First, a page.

Thursday, August 20, 2009

Storing website translations in SQL

In php|a magazine, April 2009, there was an article called "Storing Multilingual Records in the MySQL Database". As the title says, it has some mysql-specific elements, but the concepts are quite general. The author introduced and compared three alternatives; as I have used a fourth way I thought I'd write about it here.

The situation was a product database, where the name, url and description have to be localized. But some entries will be untranslated and should fall back to using the default language entry.


1. Translations in a separate table


Here is the database schema:

product: product_id, group_id, price.
product_translation: product_id (links to product), language_id (links to language), name, url, description.
language: language_id, collation.

This requires an SQL join which is hard for mysql to execute efficiently. Fulltext indexes are also a problem, as the name and description fields contain text from different languages. The only good point of this approach is that it is easy to add a new language.


2. Data Copy


Here the group_id and price fields have been moved into the product_translation table. That makes the SQL queries a bit cleaner, as it saves one join, but doesn't really solve the other problems. And the data redundancy is an accident waiting to happen (I'm having a physical reaction just thinking about it).

3. Translation Directly In The Database


This is like 2 above, but each language gets its own field. For instance if we have three languages, English (en), German (de) and Japanese (ja) then it looks like:

product: product_id, language_id (links to language), name_en, url_en, description_en, name_de, url_de, description_de, name_ja, url_ja, description_ja, price, group_id.

The advantage this brings is using the default language is easy; you can either just always select the default language field, or use mysql's IFNULL function. E.g. either:
SELECT name_de,name_en WHERE product_id=123;
(and then check in your PHP script to see if name_de is blank, and if so use name_en instead)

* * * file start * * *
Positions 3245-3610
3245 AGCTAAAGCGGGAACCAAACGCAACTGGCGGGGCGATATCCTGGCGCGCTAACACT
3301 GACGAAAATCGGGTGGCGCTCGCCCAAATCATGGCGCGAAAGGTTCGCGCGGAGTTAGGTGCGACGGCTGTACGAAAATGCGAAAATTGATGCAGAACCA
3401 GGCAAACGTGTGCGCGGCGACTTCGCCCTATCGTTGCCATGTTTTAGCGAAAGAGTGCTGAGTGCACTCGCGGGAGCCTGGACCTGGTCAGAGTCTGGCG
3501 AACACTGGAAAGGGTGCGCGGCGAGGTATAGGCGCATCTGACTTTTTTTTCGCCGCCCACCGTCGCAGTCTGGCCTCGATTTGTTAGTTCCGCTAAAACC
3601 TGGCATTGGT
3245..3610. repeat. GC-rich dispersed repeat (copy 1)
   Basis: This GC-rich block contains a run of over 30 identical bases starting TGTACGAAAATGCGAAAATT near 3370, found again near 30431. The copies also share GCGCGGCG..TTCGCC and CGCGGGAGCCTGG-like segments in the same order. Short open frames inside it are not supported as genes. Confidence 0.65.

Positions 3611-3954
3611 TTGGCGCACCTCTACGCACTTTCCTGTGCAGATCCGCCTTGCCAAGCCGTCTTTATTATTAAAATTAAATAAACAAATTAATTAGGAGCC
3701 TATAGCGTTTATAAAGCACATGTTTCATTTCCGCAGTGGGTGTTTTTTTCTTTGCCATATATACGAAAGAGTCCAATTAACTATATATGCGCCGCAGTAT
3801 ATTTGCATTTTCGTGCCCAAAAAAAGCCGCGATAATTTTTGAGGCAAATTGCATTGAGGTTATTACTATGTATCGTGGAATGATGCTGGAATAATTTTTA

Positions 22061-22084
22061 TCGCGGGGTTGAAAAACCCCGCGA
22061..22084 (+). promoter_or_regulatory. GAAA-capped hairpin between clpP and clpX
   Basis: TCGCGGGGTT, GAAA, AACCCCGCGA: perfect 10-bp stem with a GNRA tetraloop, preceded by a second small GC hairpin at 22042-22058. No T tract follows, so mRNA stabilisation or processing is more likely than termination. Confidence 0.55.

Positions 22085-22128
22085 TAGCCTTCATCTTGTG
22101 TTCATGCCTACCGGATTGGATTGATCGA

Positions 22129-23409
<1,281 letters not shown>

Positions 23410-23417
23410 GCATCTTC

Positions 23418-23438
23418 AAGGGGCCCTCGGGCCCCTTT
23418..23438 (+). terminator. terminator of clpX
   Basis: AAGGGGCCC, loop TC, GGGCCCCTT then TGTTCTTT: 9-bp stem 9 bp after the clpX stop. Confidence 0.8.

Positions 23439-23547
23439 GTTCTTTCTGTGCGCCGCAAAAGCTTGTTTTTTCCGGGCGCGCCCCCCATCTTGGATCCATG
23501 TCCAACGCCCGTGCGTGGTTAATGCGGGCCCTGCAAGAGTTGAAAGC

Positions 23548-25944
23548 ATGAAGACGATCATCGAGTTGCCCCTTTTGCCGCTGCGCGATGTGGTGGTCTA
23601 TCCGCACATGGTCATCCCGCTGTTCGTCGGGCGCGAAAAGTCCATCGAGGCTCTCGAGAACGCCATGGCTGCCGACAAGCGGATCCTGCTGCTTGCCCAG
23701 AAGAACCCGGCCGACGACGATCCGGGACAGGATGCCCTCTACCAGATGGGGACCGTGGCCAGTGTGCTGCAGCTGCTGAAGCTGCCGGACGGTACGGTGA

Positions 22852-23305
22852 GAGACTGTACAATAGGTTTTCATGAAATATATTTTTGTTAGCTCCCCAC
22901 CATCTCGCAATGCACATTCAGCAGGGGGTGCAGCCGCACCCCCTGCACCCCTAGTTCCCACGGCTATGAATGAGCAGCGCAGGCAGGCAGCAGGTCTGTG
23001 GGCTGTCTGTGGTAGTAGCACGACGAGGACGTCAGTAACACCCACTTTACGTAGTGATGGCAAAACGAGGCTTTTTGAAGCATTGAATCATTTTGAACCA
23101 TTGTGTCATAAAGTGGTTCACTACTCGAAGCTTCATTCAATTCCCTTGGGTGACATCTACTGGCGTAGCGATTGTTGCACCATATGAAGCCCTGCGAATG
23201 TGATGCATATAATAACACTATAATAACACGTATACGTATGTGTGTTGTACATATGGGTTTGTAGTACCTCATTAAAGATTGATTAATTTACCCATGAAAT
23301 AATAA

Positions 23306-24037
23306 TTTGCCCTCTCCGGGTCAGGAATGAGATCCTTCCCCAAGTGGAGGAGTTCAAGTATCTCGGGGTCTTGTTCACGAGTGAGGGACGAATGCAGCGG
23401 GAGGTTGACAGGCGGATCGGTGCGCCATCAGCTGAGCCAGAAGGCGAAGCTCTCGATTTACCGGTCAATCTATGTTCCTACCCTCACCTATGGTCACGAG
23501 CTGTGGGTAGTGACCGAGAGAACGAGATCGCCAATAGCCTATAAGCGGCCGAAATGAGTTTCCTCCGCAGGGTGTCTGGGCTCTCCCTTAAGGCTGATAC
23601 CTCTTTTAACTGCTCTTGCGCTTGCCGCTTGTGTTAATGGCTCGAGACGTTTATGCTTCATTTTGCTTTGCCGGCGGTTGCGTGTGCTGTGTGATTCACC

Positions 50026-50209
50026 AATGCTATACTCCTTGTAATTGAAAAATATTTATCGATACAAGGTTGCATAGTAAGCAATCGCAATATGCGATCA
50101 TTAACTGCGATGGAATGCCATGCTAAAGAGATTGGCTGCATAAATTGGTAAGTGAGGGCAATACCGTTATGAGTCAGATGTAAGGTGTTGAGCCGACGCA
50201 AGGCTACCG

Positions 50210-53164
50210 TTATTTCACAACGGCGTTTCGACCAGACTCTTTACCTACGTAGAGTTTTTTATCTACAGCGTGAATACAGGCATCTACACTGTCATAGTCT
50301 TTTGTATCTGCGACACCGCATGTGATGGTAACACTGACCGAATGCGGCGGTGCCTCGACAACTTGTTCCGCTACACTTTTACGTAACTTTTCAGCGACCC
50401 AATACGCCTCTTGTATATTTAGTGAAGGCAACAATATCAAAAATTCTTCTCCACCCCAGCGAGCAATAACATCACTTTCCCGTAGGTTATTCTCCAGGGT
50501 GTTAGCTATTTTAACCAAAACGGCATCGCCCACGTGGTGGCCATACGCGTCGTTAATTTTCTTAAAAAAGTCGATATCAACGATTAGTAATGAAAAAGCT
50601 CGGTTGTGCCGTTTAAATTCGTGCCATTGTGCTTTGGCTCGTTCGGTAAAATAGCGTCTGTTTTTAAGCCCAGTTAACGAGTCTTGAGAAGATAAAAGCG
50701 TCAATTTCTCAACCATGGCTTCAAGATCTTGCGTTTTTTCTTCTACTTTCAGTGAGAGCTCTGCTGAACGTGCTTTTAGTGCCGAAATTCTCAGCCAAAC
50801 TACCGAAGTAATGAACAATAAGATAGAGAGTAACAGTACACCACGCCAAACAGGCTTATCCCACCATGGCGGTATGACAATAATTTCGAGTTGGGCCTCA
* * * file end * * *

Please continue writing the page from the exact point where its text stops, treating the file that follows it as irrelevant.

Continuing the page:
Or:
SELECT IFNULL(name_de,name_en) as name WHERE product_id=123;

The other advantage is FULLTEXT indices work well now, as only one language is kept in each text column. Disadvantages are the space-wasting if actual translations are sparse, the work required to add a new language, and possibly hitting the mysql maximum row size (64K).

4. One table per language



This is the approach I've used in MLSN, among others:

product: product_id, group_id, price.
product_translation_en: product_id, name, url, description.
product_translation_de: product_id, name, url, description.
product_translation_ja: product_id, name, url, description.

Fulltext indices work well, joins are relatively easy, no data duplication. Adding a language feels cleaner than solution three above, as it doesn't require modifying an existing table, just adding a new one. If the site takes off then different languages can be split to different servers easily. And the language table can disappear as collation will now be part of the field definition when the table is created. (I think the same can be said of solution three, but the php|a article kept the language table in its schema - was that an oversight, or am I missing something?)

The dark side? Getting the default language requires two queries. Or would something like this (untested) SQL work?
SELECT ISNULL(de.name,en.name) FROM product_translation_de de,product_translation_en en WHERE de.product_id=123 AND en.product_id=123

Thoughts?



The 4th option works well for me, but I'd be interested to here arguments against it. Perhaps you use something different again?

1 comment:

keith.s.wilkinson said...

I'm interested in the different alternative ways of doing multilingual web pages with fallback to the default language. Apache apparently supports adding a language tag to a (static HTML) file extension, but that method doesn't directly support multilingual PHP. Haven't yet investigated how Silverstripe does it (latest release is 2.3.3). Getting back to the topic of multilingual SQL tables, there are ways of packing sparse tables, but no canned solutions. (Even a canned solution for automatic stemming of words to enable fuzzy full-text search in MySQL would be useful. And I haven't yet found any easy solutions for searching languages like Japanese).